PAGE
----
I was injured, but it was my fault??? Contributory Negligence in North Carolina

Contributory Negligence in North Carolina – Sharing Fault in an Accident May Limit Your Recovery.


Most personal injury cases in North Carolina start by addressing the concept of negligence – whether an individual acted or failed to act as a reasonably prudent person would act under the circumstances.

For example, you are a pedestrian walking across a roadway.  A vehicle is driving toward you and is unable to stop in time to avoid a collision.  You are injured by the vehicle.  You may successfully argue that the driver of the vehicle failed to take reasonable precautions to avoid a collision, such as slowing down to a safe speed that would allow adequate stopping space.  Under these limited facts you should expect to recover damages from the driver.

However, let’s add the following facts: You fail to look both ways before you cross the street, you have headphones on while you are walking, and the driver is blaring his horn.  We now have an issue of contributory negligence.

What is Contributory Negligence?

Contributory negligence is defined as the failure to exercise due care for one’s own safety.  A reasonably prudent person under the circumstances would remove their headphones and/or look both ways before crossing the street.  In North Carolina, contributory negligence is an affirmative defense to suit where contributory negligence was a proximate cause of the injury.  This means that if your conduct was the factual cause of your injuries, and the risk of such injury was reasonably foreseeable, you cannot recover.  In the example above, you would have seen the vehicle had you looked both ways, and you would have heard the vehicle had you removed your headphones.  It is reasonably foreseeable that by failing to take these actions, you might suffer some injury.  In North Carolina, you may not recover from the driver under this fact pattern.  At the least, the jury will get to decide whether you initially caused the accident by failing to take reasonable care for yourself.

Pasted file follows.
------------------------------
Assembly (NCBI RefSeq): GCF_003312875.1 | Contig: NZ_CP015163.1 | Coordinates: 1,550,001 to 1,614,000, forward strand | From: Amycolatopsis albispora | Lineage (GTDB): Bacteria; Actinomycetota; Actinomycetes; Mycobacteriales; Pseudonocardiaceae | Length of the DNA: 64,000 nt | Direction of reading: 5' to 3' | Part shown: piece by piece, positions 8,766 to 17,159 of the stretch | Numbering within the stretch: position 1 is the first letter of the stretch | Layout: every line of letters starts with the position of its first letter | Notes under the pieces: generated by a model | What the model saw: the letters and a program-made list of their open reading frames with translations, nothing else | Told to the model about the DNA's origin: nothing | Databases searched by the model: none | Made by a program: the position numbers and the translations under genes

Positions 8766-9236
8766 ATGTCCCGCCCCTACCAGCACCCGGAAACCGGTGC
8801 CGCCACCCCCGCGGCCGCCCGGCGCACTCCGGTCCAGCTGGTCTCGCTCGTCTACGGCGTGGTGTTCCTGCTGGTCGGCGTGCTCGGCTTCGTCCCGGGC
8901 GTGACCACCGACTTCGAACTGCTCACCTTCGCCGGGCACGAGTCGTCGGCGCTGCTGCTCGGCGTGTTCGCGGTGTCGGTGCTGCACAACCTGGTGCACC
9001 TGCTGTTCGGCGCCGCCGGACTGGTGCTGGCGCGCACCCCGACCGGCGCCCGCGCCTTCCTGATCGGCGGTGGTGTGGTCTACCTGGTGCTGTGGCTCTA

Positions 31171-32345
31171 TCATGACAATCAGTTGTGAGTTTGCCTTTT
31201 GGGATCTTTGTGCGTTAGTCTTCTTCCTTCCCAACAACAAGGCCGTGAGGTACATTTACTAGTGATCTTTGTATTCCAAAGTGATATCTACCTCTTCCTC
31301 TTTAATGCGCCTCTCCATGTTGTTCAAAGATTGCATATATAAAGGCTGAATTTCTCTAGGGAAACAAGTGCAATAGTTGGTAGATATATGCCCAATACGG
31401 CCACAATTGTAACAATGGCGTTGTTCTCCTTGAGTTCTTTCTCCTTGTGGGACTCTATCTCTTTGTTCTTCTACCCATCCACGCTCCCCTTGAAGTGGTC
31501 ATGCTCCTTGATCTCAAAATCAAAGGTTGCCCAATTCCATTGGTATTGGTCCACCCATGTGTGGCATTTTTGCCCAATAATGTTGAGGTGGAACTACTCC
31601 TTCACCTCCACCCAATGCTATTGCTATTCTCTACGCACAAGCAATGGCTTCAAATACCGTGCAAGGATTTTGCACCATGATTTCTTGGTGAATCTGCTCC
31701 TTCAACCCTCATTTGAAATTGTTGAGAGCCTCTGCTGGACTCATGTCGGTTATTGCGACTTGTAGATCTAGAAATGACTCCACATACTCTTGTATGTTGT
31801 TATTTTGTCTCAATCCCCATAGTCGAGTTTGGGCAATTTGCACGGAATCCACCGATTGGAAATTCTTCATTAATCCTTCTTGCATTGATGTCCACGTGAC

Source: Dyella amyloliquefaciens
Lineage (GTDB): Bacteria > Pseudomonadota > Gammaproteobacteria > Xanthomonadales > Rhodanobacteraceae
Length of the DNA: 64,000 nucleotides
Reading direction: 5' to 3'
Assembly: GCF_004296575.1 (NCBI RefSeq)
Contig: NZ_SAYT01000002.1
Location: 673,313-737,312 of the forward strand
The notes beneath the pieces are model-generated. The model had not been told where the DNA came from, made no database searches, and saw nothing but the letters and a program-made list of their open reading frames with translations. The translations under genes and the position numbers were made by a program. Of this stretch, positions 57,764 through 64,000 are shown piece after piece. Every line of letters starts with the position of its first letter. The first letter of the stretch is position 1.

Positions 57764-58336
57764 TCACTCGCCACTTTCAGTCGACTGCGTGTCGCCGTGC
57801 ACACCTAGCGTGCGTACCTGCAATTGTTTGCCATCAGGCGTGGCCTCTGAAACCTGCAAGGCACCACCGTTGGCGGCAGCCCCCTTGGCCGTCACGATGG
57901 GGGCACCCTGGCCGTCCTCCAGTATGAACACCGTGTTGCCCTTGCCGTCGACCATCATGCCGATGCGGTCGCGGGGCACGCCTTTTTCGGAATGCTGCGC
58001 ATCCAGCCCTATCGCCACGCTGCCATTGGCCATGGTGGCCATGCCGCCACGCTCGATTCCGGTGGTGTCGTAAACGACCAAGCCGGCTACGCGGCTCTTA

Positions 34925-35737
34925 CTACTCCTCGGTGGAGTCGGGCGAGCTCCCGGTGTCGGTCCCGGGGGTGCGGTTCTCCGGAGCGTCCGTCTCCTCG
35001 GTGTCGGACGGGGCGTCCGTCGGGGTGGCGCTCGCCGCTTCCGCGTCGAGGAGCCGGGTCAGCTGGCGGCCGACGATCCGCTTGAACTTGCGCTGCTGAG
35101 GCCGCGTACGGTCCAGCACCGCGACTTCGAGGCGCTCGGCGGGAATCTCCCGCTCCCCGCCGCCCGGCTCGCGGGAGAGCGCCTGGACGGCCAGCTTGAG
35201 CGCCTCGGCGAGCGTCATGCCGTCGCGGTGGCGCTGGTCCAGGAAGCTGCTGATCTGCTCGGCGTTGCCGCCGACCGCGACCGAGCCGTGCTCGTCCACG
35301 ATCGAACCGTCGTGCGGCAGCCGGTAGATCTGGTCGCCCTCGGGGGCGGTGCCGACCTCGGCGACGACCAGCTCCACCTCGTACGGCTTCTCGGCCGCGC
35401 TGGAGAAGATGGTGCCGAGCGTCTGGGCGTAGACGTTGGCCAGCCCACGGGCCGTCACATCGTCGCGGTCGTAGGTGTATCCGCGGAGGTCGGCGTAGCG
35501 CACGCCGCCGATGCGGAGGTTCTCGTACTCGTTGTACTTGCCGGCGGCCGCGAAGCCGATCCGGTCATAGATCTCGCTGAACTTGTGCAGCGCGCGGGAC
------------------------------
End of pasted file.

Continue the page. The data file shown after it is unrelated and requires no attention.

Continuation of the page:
Even if I was at fault, is there anything I can do?

Finally, one exception.  The “Last Clear Chance” doctrine imposes a duty upon the driver in the above example to exercise ordinary care to avoid injuring you, one who has negligently placed himself in a situation of danger.  This means, if the driver sees you walking in the road way, oblivious to his blaring horn, and he can avoid hitting you, he has a duty to do so.  If the driver fails to avoid you when he could have, then he can still be held liable, even though you were at fault for failing to take care to avoid injury to yourself.

Additional exceptions exist to the general rule in North Carolina that one who is contributorily negligent may not recover.  Contact my office for a free consultation regarding your situation.